GAFA brings boundaryless access to talent

A useful way to look at the environment in which financial services is being disrupted is called GAFA. 

As I explained in the first post in this series, this is a catch-all term that refers to “digital native” companies including Google, Amazon, Facebook and Apple (the original GAFA quartet) as well as Tencent, WeChat, Alibaba, Uber, Airbnb, Samsung … platform companies which have infiltrated their customers’ lives by providing services and information at their fingertips. 

This GAFA world presents an interesting and profound opportunity for HR departments. We all know how LinkedIn (another GAFA platform) changed the world for executive search. GAFA offers an even more radical shift for HR’s approach to employment. 

1. Freelancers 

If you don’t have the people, you can’t do the work. That’s what a whopping 40% of companies found. They were short of skills, and that hampered their ability to adapt and innovate. One solution is using freelancers: you only pay for the work you ask for, and you can scale quickly. It’s so attractive that nearly 80% of FS organizations see freelancers as a seamless part of ther workforce in the next three years. 

2. Digital marketplaces 

Financial services providers have a whole new class of competitor for the talent they need: small businesses and entrepreneurial companies. Just like LinkedIn transformed executive search, routine recruitment is being transformed by digital platforms such as Fiverr and Upwork. Fiverr even bills itself as the marketplace for the “lean entrepreneur.” It makes sense that FS companies draw on the same talent pool as their competitors. 

3. New-skilling 

The idea of “one job for life” has been old-fashioned for decades. What we are finding is that “one career for life” is also becoming obsolete – even if the worker never changes employers. It is becoming urgent that HR anticipates new skills and roles that will equip the business in three to five years, and gives current employees a roadmap to re-skill themselves accordingly. Data science, AI, the customer experience – all these are careers that existing workers can start moving into, provided they have the right support from HR.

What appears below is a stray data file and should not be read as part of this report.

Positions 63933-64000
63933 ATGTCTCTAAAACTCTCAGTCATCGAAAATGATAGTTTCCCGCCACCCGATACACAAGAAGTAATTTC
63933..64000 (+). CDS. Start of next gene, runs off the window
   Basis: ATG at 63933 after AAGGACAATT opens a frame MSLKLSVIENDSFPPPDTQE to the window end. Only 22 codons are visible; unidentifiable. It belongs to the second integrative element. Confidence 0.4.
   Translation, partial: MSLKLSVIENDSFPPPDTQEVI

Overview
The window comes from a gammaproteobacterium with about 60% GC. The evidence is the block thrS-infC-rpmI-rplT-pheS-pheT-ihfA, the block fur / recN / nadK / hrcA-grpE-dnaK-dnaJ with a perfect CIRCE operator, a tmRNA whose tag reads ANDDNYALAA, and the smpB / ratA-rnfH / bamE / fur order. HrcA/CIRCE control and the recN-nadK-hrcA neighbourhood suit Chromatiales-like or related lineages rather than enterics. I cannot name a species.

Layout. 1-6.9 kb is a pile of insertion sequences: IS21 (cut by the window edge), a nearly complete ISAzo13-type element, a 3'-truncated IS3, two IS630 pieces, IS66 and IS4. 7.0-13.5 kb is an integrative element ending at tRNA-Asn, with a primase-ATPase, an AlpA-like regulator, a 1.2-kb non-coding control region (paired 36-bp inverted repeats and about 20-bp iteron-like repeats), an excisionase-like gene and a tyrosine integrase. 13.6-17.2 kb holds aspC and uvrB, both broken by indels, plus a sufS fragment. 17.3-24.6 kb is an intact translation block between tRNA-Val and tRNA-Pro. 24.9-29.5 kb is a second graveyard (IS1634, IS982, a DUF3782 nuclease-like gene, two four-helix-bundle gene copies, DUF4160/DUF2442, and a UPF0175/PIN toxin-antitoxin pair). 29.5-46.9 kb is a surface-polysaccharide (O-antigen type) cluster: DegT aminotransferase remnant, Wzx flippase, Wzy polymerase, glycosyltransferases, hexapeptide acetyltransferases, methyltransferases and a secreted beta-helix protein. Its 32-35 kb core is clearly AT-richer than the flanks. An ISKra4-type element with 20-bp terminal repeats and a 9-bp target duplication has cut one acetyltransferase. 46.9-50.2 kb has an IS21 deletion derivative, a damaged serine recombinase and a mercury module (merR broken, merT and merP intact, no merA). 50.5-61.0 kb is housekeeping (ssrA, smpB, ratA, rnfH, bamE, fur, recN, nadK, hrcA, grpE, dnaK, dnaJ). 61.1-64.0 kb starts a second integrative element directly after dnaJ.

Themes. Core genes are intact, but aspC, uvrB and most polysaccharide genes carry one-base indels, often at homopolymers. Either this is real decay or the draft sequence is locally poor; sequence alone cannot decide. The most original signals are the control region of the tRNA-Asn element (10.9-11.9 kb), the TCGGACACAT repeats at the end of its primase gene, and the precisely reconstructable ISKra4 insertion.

One radical shift for HR organisations is the need to keep gig-workers engaged between gigs. The cost of acquiring talent is all up-front. Once you’ve found a freelancer who understands the culture and works well with your internal teams, it makes financial and human sense to tailor an employee experience for that person. This is a shift for HR, because it has an opportunity to re-write the social contract, and to build an employee experience for people who aren’t strictly employees. 

We’ve become used to the gig economy disrupting the taxi industry, or graphic design, or the courier business; as an industry, we are just getting to grips with how this new GAFA-enabled world can accelerate our ability to respond to disruption. 

If you’re interested in how disruption will affect the people in your organisation, I recommend you download our Future of Work report. It makes for fascinating reading. 

And you can learn more about how to manage disruption at a strategic level by downloading our summary of our Strategy Director’s book The Wise Pivot. Or, contact me to discuss how Accenture’s international research can help you understand and prepare for the coming disruption.